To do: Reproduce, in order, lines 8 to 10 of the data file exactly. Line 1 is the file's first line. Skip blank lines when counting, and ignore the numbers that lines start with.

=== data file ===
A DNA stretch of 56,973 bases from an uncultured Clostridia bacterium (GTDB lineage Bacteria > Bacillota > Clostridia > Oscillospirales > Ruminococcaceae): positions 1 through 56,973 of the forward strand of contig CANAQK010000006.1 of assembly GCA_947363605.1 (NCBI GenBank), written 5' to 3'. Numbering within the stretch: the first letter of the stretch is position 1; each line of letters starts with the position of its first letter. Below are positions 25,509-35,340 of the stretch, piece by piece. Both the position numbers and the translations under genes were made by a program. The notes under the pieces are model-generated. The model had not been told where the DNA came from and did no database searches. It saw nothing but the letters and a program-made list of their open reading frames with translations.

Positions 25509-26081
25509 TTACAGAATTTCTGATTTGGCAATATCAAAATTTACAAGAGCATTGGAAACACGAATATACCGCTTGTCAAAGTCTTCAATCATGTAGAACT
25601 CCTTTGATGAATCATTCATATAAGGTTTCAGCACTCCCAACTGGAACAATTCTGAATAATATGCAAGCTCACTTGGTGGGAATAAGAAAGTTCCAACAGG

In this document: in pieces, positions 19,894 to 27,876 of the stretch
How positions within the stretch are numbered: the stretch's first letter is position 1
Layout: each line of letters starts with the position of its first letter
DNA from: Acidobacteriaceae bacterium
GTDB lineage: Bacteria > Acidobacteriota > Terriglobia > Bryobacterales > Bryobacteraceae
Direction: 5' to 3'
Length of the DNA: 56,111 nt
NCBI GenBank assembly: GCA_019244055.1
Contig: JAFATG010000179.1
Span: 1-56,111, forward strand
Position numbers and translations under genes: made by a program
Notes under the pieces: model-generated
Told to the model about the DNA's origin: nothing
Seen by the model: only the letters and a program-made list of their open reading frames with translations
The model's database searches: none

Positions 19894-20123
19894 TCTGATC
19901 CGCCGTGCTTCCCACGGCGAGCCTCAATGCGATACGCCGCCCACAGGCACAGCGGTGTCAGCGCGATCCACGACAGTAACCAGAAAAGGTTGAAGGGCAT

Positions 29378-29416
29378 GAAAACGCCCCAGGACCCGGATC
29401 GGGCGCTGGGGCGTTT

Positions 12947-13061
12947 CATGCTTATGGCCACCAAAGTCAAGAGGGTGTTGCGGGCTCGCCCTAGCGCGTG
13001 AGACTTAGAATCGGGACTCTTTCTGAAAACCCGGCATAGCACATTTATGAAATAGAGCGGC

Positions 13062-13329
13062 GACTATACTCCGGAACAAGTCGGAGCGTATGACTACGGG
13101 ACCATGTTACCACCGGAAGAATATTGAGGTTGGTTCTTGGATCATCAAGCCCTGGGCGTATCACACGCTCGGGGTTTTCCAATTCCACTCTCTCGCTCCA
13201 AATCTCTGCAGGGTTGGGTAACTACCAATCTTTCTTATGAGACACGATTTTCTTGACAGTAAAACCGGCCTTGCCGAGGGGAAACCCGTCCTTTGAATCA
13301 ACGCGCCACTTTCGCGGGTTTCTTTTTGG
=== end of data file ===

DNA from: Acidobacteriaceae bacterium
GTDB lineage: Bacteria > Acidobacteriota > Terriglobia > Bryobacterales > Bryobacteraceae
Direction: 5' to 3'